Yeva’s coat has arrived!

And you can see a picture of her wearing it here,




A Trip to the Ballet

Last Wednesday night I (Melinda) got to go to the dress rehearsal for the ballet! Pacific Northwest Ballet is currently performing George Balanchine’s Jewels, and it’s well worth the effort to go see it, if you live in the area.

Before the ballet, I went to a lecture about the costume designer. Her name was Barbara Karinska, and she was apparently quite the character, in addition to being fabulously good at costume design. She really understood how dancers’ bodies needed to move, and found some innovative ways to let them do so while still keeping the garments close-fitting.  However, she was very demanding–to her, getting it right was most important. She didn’t care how often she had to redo it or how expensive the materials were!

emeralds2Of course, the costumes were fabulous. Which brings me to the ballet itself! First was Emeralds. The ballerinas danced across the stage to music by Faure in gorgeous, knee-length, floaty skirts. It was all very green and wonderful. (I’m putting up the pictures that PNB has online, so you can get a feel for what it was like. ) The music for this was my favorite part, though–it was part of Pelleas et Melisande, I think, and wow! it was terrific! I forget how much better music is live, especially when (as in this case) it’s music for lots of strings and a harp and some flutes.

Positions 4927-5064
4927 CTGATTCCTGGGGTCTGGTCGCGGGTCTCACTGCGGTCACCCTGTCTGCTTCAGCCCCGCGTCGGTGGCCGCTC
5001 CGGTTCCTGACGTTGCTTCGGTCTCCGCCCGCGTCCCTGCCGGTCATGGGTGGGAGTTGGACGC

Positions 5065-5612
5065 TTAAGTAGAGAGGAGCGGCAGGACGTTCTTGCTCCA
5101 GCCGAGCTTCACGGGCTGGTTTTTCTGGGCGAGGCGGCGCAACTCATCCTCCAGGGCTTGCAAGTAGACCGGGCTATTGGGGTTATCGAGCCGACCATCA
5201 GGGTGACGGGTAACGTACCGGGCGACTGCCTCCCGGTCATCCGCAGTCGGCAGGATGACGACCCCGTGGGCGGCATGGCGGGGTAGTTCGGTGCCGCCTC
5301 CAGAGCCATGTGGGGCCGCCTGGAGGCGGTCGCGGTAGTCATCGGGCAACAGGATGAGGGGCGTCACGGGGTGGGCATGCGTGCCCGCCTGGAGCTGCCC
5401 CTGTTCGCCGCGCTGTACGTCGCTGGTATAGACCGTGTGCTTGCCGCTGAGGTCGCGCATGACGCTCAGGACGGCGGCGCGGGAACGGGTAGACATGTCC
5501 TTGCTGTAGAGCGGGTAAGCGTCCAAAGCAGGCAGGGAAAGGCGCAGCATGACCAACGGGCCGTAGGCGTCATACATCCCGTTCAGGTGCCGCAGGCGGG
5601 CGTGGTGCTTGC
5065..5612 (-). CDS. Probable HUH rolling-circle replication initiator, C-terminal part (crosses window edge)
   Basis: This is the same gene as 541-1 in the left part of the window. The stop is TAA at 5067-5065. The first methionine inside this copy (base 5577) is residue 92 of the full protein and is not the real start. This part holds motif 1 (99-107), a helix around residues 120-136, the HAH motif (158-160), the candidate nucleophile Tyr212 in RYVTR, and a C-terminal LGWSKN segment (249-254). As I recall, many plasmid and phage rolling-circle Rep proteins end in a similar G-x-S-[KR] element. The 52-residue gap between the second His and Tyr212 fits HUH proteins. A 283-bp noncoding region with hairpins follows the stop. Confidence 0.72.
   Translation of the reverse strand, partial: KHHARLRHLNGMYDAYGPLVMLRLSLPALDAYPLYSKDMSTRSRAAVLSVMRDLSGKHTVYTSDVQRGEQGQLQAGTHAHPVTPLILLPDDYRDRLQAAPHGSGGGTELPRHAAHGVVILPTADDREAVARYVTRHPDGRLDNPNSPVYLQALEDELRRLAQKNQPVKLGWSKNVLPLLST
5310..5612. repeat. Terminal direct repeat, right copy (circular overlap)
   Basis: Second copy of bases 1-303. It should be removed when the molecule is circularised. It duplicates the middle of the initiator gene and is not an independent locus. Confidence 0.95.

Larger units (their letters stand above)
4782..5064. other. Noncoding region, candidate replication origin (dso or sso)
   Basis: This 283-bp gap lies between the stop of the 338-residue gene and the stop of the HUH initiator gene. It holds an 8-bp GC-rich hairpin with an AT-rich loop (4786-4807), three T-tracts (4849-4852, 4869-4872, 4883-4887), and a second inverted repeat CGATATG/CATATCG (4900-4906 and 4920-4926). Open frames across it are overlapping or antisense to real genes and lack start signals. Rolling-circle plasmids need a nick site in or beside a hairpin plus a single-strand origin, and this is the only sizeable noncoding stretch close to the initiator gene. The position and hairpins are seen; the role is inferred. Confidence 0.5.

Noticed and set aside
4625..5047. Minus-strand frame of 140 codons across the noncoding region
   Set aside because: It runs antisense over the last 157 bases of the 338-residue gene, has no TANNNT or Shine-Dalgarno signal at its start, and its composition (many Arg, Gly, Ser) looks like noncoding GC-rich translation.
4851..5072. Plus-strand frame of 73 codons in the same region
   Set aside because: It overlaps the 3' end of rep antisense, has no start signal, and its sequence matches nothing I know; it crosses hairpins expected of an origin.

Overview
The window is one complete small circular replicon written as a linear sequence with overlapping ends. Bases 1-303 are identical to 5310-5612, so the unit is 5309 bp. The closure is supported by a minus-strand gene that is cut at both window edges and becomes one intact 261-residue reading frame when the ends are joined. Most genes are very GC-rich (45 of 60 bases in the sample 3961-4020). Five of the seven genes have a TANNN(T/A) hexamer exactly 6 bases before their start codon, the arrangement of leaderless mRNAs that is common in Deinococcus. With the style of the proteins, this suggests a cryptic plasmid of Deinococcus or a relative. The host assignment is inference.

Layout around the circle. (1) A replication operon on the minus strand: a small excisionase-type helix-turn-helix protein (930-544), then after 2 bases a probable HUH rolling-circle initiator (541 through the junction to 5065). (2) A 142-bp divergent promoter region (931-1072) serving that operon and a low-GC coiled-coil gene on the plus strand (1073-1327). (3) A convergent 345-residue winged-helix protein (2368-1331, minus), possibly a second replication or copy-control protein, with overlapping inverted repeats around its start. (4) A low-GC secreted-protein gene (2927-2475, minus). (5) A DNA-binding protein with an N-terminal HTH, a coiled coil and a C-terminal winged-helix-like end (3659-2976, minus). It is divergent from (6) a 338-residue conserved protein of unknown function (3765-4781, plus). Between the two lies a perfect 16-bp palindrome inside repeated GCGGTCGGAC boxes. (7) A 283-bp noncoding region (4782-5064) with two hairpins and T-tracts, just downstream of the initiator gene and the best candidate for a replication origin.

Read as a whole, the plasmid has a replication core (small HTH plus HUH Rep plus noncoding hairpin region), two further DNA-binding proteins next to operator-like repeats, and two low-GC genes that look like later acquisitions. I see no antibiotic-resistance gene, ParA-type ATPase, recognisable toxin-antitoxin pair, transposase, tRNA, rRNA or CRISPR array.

rubies2Then, after an intermission, was Rubies. The music was Stravinsky, and if you’ve ever listened to Stravinsky you’ll probably know it gets a little weird at times, especially if you’re not into modern classical music.

The thing about Rubies, however, was that the choreography and the music lined up beautifully; each made the other make sense! To go with the various little melodies floating about above dissonances, the dancers did moves that weren’t strictly traditional ballet–lots of flexed feet and high kicks, among other things. It was quite the pairing, and very entertaining to watch.

diamonds2Last was Diamonds. This was the bit you wait for all night, especially if you’re a ballet purist. It was traditional and lovely, filled with amazingly graceful dancing to Tchaikovsky’s Symphony no.3. One of the movements was an incredible pas-de-deux; such fluidity and grace those two dancers had! They had some solos, too. But there was also a pretty large corps de ballet supporting them, and at times you could barely see the stage because there were so many dancers all on at once! It was quite amazing to see them all together.

Here’s the website: Jewels is definitely worth seeing if you have the chance!


Yeva’s Soviet Coat

Sometime before Christmas, a lady on Etsy contacted us and said she wanted a coat for her 1960’s Soviet doll, Yeva. She sent along some pictures (you can see them right below this paragraph), and Melody and I both thought  it was super cute! Without much deliberation, we agreed to do it.  This morning, I finished the coat. And we all think it looks smashing!



Yeva and her owner, Colette, very kindly picked out their own fabric and buttons and sent them to us. So our job was to turn the materials into a coat exactly like the photographs.


I did most of the sewing work. I started with a basic pattern for a jacket, and altered the pieces from there. I had to make two-piece sleeves from one-piece sleeves (which is a little harder than you might think!) and create the skirt pieces, complete with pleats, as well as shortening the bodice.



After I finished the patterns, the next step was a ‘mock-up’, which is basically a rough draft for patterns to make sure they’re all doing what they’re supposed to. The collar was misbehaving and the sleeves were too tight, so I fixed both those things for the final round.